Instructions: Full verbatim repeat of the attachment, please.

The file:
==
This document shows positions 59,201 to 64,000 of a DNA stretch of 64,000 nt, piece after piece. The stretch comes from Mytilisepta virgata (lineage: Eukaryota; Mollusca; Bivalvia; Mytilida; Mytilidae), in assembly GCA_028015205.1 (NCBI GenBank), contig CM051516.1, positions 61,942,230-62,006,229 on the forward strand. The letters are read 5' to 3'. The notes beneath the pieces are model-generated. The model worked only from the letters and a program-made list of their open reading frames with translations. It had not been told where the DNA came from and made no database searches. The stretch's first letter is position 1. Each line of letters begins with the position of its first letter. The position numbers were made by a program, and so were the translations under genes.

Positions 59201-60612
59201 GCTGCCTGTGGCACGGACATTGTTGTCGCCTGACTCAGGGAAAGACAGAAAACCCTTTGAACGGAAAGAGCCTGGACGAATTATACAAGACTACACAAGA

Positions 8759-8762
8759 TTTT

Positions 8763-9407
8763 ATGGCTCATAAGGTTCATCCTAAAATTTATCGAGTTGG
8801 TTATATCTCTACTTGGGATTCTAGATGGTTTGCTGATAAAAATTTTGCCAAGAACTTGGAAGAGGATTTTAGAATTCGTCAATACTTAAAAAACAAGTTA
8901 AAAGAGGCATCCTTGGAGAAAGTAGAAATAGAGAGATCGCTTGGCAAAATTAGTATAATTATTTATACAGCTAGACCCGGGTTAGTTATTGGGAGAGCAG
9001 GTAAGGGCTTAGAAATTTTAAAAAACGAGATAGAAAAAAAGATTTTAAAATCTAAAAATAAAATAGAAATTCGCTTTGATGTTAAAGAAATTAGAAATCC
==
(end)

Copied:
This document shows positions 59,201 to 64,000 of a DNA stretch of 64,000 nt, piece after piece. The stretch comes from Mytilisepta virgata (lineage: Eukaryota; Mollusca; Bivalvia; Mytilida; Mytilidae), in assembly GCA_028015205.1 (NCBI GenBank), contig CM051516.1, positions 61,942,230-62,006,229 on the forward strand. The letters are read 5' to 3'. The notes beneath the pieces are model-generated. The model worked only from the letters and a program-made list of their open reading frames with translations. It had not been told where the DNA came from and made no database searches. The stretch's first letter is position 1. Each line of letters begins with the position of its first letter. The position numbers were made by a program, and so were the translations under genes.

Positions 59201-60612
59201 GCTGCCTGTGGCACGGACATTGTTGTCGCCTGACTCAGGGAAAGACAGAAAACCCTTTGAACGGAAAGAGCCTGGACGAATTATACAAGACTACACAAGA

Positions 8759-8762
8759 TTTT

Positions 8763-9407
8763 ATGGCTCATAAGGTTCATCCTAAAATTTATCGAGTTGG
8801 TTATATCTCTACTTGGGATTCTAGATGGTTTGCTGATAAAAATTTTGCCAAGAACTTGGAAGAGGATTTTAGAATTCGTCAATACTTAAAAAACAAGTTA
8901 AAAGAGGCATCCTTGGAGAAAGTAGAAATAGAGAGATCGCTTGGCAAAATTAGTATAATTATTTATACAGCTAGACCCGGGTTAGTTATTGGGAGAGCAG
9001 GTAAGGGCTTAGAAATTTTAAAAAACGAGATAGAAAAAAAGATTTTAAAATCTAAAAATAAAATAGAAATTCGCTTTGATGTTAAAGAAATTAGAAATCC